our correspondent writes.

Prince Harry has often spoken with anguish about what happened to his mother when she was cast out of the royal family after her divorce from Prince Charles and later died in a car wreck. He made an explicit comparison during the bombshell interview on Sunday when he referred to the “constant barrage” of criticism and racist attacks on his wife.

Royal family: Buckingham Palace issued a statement on Tuesday in response to an explosive interview with Prince Harry and Meghan Markle, saying the family was “saddened to learn the full extent of how challenging the last few years have been” for the couple. The queen said the issues raised were “very concerning” and would be addressed by the family.

Catalonian crisis: The European Parliament has stripped the immunity of Carles Puigdemont, the former separatist leader of Catalonia, clearing the way for another attempt by Spain to extradite and try him on sedition charges. Now it is up to the Belgian judiciary to rule on sending him back.

many have come to make a new start — and they even saved the school from closing.

Atlantic article about how the internet doesn’t have to be terrible.

creamy braised white beans are simmered with milk, a whole head of garlic, herbs and nutmeg for a rich vegetarian dinner that can be on the table in under a half-hour.

Watch: A romance between a refugee and an escaped child bride is at the heart of the animated film “Bombay Rose.”

Listen: At the 63rd annual Grammy Awards on Sunday, there will be no shortage of big-name matchups in the major categories. Beyoncé, Taylor Swift and Dua Lipa dominate the nominations.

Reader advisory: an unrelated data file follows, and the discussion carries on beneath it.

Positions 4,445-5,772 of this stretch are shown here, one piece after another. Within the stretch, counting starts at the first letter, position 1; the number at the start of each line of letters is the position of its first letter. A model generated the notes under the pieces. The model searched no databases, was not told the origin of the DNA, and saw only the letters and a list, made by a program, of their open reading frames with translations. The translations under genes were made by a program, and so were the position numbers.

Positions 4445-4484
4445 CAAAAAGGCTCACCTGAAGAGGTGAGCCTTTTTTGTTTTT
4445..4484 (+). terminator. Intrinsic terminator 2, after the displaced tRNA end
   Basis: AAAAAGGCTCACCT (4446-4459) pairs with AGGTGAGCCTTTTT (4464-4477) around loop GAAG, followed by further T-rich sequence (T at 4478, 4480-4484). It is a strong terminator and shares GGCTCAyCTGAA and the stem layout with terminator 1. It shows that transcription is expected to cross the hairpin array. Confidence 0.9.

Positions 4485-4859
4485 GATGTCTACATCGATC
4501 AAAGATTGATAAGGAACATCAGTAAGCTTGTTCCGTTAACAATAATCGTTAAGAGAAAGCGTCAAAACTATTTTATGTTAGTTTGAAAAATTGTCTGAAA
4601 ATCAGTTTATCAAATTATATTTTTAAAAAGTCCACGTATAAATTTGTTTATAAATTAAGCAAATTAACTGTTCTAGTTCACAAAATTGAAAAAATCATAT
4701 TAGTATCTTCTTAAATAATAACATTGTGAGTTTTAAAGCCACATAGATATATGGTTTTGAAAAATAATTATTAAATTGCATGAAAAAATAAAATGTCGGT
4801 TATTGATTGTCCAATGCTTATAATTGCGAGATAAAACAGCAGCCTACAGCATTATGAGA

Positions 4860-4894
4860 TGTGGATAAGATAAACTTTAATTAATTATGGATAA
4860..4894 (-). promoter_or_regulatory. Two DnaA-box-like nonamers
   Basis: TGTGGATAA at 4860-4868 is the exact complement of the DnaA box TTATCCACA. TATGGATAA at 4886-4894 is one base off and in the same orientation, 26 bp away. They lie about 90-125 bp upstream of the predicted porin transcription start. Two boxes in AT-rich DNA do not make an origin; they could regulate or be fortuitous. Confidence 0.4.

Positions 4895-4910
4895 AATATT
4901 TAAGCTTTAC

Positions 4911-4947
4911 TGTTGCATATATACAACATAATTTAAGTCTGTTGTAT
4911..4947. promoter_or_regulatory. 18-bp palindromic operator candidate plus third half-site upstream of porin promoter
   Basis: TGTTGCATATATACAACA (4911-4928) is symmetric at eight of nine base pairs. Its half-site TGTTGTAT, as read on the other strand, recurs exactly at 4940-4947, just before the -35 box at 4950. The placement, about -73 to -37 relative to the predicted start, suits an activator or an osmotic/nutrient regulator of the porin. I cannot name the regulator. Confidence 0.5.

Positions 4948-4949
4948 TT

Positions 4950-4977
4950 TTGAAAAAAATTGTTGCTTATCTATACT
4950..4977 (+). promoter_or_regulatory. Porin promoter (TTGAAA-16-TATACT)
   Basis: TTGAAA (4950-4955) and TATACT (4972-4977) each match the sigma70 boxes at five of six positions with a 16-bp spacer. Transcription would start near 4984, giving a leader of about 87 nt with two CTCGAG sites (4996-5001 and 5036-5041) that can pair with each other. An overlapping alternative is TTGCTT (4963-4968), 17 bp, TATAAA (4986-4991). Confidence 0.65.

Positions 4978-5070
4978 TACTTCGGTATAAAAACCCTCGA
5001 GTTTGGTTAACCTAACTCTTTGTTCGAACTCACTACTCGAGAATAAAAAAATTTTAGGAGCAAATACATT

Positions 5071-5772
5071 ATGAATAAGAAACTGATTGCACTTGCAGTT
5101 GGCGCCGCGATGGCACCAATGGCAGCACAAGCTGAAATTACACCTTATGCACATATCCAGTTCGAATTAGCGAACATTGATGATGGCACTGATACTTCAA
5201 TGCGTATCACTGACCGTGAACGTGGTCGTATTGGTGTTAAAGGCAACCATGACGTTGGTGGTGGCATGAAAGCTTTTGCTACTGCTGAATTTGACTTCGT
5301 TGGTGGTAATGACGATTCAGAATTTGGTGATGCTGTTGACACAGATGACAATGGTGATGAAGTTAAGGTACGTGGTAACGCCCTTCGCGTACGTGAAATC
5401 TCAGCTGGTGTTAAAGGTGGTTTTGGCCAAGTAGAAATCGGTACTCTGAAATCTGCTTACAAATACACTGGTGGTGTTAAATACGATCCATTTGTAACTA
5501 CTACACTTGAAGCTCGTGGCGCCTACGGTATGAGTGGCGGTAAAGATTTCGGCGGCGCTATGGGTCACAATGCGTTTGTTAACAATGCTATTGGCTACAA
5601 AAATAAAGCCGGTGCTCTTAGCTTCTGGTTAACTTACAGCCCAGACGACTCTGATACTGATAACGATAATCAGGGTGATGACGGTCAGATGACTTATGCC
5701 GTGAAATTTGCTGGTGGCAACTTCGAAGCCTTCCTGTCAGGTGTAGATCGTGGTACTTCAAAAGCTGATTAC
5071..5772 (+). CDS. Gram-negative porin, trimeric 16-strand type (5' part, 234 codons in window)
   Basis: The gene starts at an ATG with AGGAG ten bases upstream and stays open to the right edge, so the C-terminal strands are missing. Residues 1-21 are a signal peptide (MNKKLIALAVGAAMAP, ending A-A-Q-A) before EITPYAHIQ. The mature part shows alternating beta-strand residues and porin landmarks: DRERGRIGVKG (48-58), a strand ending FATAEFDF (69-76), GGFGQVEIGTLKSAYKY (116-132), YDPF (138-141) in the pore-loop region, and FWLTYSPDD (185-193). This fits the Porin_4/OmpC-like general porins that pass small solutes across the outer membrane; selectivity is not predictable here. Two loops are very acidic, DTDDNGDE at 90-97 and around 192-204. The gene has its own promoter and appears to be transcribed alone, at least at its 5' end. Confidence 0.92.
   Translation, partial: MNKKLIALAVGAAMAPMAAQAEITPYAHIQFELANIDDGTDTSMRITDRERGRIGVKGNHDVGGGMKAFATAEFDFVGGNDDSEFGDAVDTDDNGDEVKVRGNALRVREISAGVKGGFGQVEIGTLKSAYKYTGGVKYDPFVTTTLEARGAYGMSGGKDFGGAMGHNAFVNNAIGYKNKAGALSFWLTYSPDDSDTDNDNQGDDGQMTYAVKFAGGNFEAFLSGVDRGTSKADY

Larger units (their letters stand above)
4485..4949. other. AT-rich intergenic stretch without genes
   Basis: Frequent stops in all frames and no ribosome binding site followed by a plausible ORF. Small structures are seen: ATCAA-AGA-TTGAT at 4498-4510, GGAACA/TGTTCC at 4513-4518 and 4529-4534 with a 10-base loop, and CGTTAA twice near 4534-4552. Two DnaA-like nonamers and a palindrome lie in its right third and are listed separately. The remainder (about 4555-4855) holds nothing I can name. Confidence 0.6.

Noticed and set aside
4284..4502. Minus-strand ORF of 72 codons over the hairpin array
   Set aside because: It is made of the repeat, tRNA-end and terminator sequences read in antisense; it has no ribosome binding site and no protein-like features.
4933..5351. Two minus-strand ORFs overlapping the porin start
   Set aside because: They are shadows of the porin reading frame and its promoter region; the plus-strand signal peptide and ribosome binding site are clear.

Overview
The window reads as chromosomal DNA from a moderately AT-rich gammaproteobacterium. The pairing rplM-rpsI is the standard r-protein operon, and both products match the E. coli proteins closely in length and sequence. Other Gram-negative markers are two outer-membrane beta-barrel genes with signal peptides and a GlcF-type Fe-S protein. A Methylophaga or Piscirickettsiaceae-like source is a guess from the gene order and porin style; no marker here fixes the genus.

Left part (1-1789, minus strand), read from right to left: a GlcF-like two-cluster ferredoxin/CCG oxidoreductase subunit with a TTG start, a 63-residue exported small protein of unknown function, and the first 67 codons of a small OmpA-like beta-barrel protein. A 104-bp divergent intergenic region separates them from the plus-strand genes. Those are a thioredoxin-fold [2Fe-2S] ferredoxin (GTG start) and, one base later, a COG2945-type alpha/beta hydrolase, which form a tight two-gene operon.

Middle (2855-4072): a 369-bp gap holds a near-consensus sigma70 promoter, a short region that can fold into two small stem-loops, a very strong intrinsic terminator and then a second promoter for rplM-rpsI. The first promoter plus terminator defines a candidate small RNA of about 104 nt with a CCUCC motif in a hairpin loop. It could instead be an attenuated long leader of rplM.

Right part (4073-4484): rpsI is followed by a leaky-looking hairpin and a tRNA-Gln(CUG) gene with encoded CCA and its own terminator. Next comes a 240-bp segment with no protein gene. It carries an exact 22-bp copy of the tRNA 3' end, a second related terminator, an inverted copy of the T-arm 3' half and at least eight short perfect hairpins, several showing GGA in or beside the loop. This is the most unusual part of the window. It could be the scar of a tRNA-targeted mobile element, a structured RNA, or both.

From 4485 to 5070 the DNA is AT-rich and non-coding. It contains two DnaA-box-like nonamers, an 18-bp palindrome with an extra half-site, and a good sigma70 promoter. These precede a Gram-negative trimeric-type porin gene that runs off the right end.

For a fascinating book or a fabulous recipe, turn to our At Home collection of ideas on what to read, cook, watch, and do while staying safe at home.

Last month, Apple TV+ released “Billie: The World’s a Little Blurry,” a documentary depicting the rise of the singer Billie Eilish and the creation of her Grammy-winning debut album. It follows other recent documentaries about pop stars including Justin Bieber, Beyoncé and the girl group Blackpink.

The artists or their labels helped produce all of these films, which promise an unvarnished glimpse into the lives of the performers. That’s not quite what they deliver.

long used documentaries to manage their images, even when the production team is technically independent. Music labels are often involved in the documentaries, in part because “directors have little choice: films about musicians need music, and licensing can be prohibitively expensive,” Danny Funt writes in the Columbia Journalism Review.

Perhaps the best way to approach celebrity documentaries is to enjoy them for what they are: carefully constructed entertainment. In Eilish’s case, the documentary often feels “almost observational, like a nature film,” The Times critic Jon Caramanica writes in a review. Still, he says, “there is never anything other than a sense of safety in this footage.”

As Simran Hans writes in The Guardian, “Artists continue to utilize the documentary form as a shorthand for truth — but that truth is still another construction.”

That’s it for this briefing. See you next time.

— Melina

Thank you
Whet Moser, Carole Landry and Amelia Nierenberg contributed to today’s briefing. Sanam Yar wrote the Back Story. Theodore Kim and Jahaan Singh provided the break from the news. You can reach the team at briefing@nytimes.com.

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